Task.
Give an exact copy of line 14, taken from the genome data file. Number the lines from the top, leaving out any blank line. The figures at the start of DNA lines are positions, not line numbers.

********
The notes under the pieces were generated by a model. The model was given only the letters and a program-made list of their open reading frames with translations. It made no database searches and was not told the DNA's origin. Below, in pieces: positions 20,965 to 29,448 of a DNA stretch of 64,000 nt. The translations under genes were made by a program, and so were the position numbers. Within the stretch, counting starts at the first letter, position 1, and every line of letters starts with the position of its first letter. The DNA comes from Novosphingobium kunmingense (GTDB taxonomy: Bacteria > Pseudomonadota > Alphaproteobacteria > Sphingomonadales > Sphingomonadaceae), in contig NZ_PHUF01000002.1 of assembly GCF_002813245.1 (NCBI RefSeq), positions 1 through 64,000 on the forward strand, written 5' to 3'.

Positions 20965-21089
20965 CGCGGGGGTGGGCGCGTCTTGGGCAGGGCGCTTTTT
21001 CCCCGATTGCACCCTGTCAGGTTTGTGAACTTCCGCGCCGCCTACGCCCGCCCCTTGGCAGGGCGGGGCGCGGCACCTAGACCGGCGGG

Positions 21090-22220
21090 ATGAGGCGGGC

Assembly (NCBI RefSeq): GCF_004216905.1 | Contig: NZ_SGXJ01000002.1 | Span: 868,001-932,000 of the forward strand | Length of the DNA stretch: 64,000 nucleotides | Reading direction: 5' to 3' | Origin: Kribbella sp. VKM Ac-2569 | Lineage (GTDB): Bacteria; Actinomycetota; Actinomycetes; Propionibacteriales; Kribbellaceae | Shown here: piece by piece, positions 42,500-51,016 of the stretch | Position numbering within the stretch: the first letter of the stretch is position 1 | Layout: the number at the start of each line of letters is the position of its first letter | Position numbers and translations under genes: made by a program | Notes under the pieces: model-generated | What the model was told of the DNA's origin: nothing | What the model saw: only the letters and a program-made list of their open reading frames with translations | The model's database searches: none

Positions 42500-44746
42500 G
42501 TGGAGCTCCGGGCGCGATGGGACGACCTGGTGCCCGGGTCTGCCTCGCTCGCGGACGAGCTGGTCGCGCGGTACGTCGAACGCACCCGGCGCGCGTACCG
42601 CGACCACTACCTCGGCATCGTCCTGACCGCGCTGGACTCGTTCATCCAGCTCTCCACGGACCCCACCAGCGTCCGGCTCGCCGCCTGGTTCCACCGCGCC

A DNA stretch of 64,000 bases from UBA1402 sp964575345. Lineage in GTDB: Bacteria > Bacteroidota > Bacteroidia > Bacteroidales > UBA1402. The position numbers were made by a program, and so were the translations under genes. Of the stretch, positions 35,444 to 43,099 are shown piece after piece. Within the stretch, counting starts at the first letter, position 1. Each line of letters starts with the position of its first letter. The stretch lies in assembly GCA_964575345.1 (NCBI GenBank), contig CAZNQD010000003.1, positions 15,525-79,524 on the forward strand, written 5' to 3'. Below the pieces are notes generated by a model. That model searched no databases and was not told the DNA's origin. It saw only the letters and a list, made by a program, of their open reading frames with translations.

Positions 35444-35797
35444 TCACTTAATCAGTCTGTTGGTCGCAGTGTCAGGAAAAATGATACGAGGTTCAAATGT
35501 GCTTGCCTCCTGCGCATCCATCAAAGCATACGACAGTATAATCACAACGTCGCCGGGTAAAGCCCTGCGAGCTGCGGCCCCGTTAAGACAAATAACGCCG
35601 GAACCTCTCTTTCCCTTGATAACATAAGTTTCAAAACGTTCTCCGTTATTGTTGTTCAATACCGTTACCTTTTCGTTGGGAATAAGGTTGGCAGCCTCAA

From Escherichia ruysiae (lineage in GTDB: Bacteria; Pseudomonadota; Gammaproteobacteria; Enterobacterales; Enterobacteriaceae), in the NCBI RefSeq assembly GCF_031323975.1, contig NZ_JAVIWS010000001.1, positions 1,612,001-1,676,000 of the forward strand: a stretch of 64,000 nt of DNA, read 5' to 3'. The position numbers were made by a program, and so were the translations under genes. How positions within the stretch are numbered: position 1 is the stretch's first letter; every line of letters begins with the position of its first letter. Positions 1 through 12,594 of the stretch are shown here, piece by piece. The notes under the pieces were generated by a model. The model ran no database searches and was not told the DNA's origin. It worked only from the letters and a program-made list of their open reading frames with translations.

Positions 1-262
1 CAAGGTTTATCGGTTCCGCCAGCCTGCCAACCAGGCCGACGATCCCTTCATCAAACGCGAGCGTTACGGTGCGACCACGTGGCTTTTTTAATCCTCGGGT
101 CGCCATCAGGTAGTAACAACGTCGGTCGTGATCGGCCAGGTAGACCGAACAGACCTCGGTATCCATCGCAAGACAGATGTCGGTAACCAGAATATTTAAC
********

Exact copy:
35444 TCACTTAATCAGTCTGTTGGTCGCAGTGTCAGGAAAAATGATACGAGGTTCAAATGT